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Celsa mora celsi.


Celsa ABC | Celsa .i. ms. e | Celsa sunt f


Latin celsa {"mulberry"} is synonymous with mora celsi {id.).


Of the two most common mulberry species, Morus alba L. {"white mulberry tree"} [[1]], [[2]] and Morus nigra L. {"black mulberry tree"} [[3]], [[4]], only the latter seems to have been known in antiquity. Although silk clothes were popular, there are no clear references to the white mulberry, on whose leaves the silk worm feeds. It is generally thought that the white mulberry was only introduced for silk production in Italy beginning between the 9th and the 11th cc. A.D.

In antiquity the Latin tree-name morus could stand for two very different trees, Morus nigra {"black mulberry tree"} and Ficus sycomorus L. [[5]], [[6]], "the sycamore fig" or the "fig-mulberry", because its leaves are similar to those of the true Mulberry.

Further confusion was caused by the fruit of the true mulberry, called morum, later mora (fem.sg.) in Latin, whose shape is similar in appearance to the blackberry, Rubus fruticosus agg. [[7]], [[8]], as well as the raspberry Rubus idaeus L. [[9]], [[10]], and in fact these fruits were commonly confused in the writings of ancient authors. In order to distinguish the "true" mulberry, i.e. the fruit of Morus nigra, a late Latin synonym of the mulberry: celsum or celsa was added in the genitive case: morum celsi, mora celsi, also mora celse (Ysaac Iudaeus ap. Rufin. p. 196, § 32). However it must be said that confusion still persisted, as witnessed by Isidore, Etymologiae, 17, 7, 19-20.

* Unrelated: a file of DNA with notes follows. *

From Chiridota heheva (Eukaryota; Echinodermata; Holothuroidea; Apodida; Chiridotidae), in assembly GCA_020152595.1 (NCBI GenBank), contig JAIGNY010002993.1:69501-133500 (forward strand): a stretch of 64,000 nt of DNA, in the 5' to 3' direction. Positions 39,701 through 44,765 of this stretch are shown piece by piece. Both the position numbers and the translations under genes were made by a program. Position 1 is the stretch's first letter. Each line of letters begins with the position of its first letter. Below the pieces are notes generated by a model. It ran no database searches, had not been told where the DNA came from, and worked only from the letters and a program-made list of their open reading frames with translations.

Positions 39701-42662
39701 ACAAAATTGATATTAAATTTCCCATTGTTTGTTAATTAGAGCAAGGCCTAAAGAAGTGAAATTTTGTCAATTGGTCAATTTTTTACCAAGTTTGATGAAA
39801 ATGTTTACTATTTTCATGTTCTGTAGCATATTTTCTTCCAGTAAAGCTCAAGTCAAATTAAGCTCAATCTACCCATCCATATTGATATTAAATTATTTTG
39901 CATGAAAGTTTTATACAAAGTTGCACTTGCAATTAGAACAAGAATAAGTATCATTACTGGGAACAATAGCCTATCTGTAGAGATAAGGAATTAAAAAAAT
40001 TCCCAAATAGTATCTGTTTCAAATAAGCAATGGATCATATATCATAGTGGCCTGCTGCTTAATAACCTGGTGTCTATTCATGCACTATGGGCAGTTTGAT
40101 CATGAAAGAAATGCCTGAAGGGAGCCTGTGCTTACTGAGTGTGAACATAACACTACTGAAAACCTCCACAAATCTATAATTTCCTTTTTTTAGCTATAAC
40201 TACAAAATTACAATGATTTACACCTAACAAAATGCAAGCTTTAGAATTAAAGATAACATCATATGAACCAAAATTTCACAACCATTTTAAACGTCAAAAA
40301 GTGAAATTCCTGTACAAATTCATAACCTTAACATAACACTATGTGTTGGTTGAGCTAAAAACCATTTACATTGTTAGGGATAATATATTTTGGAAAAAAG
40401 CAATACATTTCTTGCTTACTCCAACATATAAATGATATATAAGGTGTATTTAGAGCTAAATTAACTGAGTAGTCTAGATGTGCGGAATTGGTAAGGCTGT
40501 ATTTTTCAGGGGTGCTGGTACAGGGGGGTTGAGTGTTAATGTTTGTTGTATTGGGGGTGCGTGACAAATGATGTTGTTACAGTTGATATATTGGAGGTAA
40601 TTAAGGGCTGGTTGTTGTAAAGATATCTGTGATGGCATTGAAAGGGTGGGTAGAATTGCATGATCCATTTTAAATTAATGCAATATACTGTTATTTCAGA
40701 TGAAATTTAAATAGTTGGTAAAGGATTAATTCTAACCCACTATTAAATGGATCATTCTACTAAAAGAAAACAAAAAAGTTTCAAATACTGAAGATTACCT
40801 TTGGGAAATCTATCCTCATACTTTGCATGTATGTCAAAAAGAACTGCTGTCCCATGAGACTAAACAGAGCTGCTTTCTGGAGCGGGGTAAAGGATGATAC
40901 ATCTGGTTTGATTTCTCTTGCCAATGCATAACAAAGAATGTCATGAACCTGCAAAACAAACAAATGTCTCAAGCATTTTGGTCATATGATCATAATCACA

Celsum is mentioned by the 5th c. author/translator Caelius Aurelianus, chron. 4, 126. Speaking of worm cures he writes: faciunt praeterea mora cibi data, quae vulgo celsa Latini vocaverunt, Graeci vero sycamina "Moreover mora {"mulberries"}, called celsa by ordinary Latin speakers and sycamina by the Greeks, can help when given with food".

Due to a late Latin tendency to make the gender of edible fruits grammatically feminine, a sg. form celsa; developed early on as e.g. shown in Dioscorides Longobardus, 1, 138, ed. Mihăescu (1938: 68f), De sicamina. id est celsa. Celsa, quam multi sicaminum dicunt, arbor est omnibus nota - "On the sicamina {i.e. the Greek word for "mulberry"}, i.e. celsa: Celsa, which many people call sicaminum, is a tree known to everyone".

See also: Sicamina, Sicaminon (1), Tut

WilfGunther 28/102013

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